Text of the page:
It’s time business travellers in Europe stopped having to juggle SIMs and paying through the nose, the EC has said
The European Commission has criticised the damaging effect of mobile roaming charges on business in Europe, continuing its attack on artificial barriers to a single digital market in the region.
It is still prohibitively difficult for a small business to stay connected as staff travelling across Europe have to juggle SIM cards and pay extortionate prices, said European vice-president for the Digital Agenda Neelie Kroes in a speech this week to the Small and Medium Enterprise (SME) Union in Brussels this week.
“Even at the practical day-to-day level the lack of the telecoms single market is a nightmare for many SMEs,” said Kroes. “Why should they have to travel around Europe juggling SIM cards and paying a fortune to communicate? A modern entrepreneur wants to have continuous access to all his or her business information travelling around the world with a smart-phone and laptop.”
The EC commissioner said she is working hard to address the issue of mobile roaming, and hopes to have made some progress on the issue in 2011. “As you know I am working on that issue very seriously and am confident that a structural solution will be presented next year,” said Kroes.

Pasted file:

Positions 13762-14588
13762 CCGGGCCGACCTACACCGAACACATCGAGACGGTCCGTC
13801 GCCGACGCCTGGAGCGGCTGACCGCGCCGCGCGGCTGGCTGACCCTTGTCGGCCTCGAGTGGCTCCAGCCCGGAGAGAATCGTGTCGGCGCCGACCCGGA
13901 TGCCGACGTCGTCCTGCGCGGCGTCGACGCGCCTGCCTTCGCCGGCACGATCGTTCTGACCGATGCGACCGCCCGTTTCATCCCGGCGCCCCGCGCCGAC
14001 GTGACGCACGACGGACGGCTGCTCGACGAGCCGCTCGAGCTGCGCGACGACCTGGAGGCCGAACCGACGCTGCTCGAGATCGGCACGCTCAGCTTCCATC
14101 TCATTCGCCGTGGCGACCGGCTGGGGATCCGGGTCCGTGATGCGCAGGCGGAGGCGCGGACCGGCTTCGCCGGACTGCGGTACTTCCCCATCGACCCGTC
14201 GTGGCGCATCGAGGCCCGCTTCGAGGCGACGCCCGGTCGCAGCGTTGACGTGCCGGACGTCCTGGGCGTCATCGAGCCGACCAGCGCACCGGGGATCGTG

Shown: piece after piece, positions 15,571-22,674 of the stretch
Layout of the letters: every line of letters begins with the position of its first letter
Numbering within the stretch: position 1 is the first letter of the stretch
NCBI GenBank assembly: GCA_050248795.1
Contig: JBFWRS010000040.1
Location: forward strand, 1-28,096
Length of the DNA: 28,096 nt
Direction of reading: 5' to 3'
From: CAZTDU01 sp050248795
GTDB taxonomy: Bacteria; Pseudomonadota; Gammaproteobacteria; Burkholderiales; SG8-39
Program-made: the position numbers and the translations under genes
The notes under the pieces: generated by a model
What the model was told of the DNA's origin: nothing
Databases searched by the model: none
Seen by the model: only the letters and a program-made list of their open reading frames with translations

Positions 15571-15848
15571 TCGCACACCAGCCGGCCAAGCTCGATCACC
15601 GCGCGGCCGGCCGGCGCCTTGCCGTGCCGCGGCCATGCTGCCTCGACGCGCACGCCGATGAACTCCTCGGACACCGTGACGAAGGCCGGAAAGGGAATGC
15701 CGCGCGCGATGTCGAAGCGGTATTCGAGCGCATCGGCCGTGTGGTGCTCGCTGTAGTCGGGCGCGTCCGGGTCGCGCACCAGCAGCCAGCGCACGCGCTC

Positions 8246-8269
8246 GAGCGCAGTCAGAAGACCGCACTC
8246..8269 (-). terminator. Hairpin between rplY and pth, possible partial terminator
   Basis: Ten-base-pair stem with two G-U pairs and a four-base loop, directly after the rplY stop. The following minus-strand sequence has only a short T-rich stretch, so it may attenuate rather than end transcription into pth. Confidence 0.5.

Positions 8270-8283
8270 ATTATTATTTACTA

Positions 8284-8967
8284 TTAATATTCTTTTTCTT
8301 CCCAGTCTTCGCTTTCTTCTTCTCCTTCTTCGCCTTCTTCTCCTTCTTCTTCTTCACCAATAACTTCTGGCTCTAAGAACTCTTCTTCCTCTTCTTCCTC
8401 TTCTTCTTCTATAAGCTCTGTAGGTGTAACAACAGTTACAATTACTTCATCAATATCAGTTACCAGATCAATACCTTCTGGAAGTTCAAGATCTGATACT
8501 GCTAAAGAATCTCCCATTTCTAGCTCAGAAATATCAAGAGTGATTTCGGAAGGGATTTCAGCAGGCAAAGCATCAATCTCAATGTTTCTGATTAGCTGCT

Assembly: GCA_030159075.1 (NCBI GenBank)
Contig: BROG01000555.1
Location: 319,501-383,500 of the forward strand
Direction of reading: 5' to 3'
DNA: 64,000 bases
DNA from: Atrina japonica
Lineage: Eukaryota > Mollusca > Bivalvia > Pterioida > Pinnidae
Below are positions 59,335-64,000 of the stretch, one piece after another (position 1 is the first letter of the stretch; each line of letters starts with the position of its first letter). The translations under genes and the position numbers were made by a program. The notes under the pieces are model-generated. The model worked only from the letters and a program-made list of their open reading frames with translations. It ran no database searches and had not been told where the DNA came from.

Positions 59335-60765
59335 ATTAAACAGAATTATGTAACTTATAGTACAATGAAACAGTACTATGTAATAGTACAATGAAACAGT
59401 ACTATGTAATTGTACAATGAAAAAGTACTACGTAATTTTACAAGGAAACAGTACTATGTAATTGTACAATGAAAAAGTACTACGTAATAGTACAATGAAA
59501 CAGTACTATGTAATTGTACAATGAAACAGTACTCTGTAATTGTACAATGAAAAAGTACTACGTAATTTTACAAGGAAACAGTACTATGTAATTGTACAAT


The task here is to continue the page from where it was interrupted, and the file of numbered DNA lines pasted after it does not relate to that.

The EC introduced a new framework for telecoms in the region late last year including the formation of a single telecoms regulator the European Regulators for Electronic Communications (BEREC).
The EC is keen to tackle the issue of roaming directly, according to Kroes. “Over the medium to long term the whole concept of roaming is simply ridiculous in a single market,” she said.
Roaming has been a target of the EC’s wrath for several years, as telecoms companies are charging extra, when providing international calls does not cost them significantly more than national ones. In June last year, EC introduced rules on roaming designed to cut call costs cut by up to 60 percent.
Beginning Of Capitalism
The next step in creating a more comprehensive market for digital services in Europe is the publication of a study next year on the cost of a non-European telecoms market, which will be Kroes will combine an ICT-competitiveness report.
Talking about the importance of broadband and tech to small businesses generally, Kroes said that the internet was vitally important for SMEs. “The Internet is the best news for SMEs since the beginning of capitalism,” she said. “In this I am serious. For most SMEs the current internet can shatter virtually every entry barrier, distance barrier and information barrier that exists to global success. As the Internet of Things develops in the future even more options will open up.”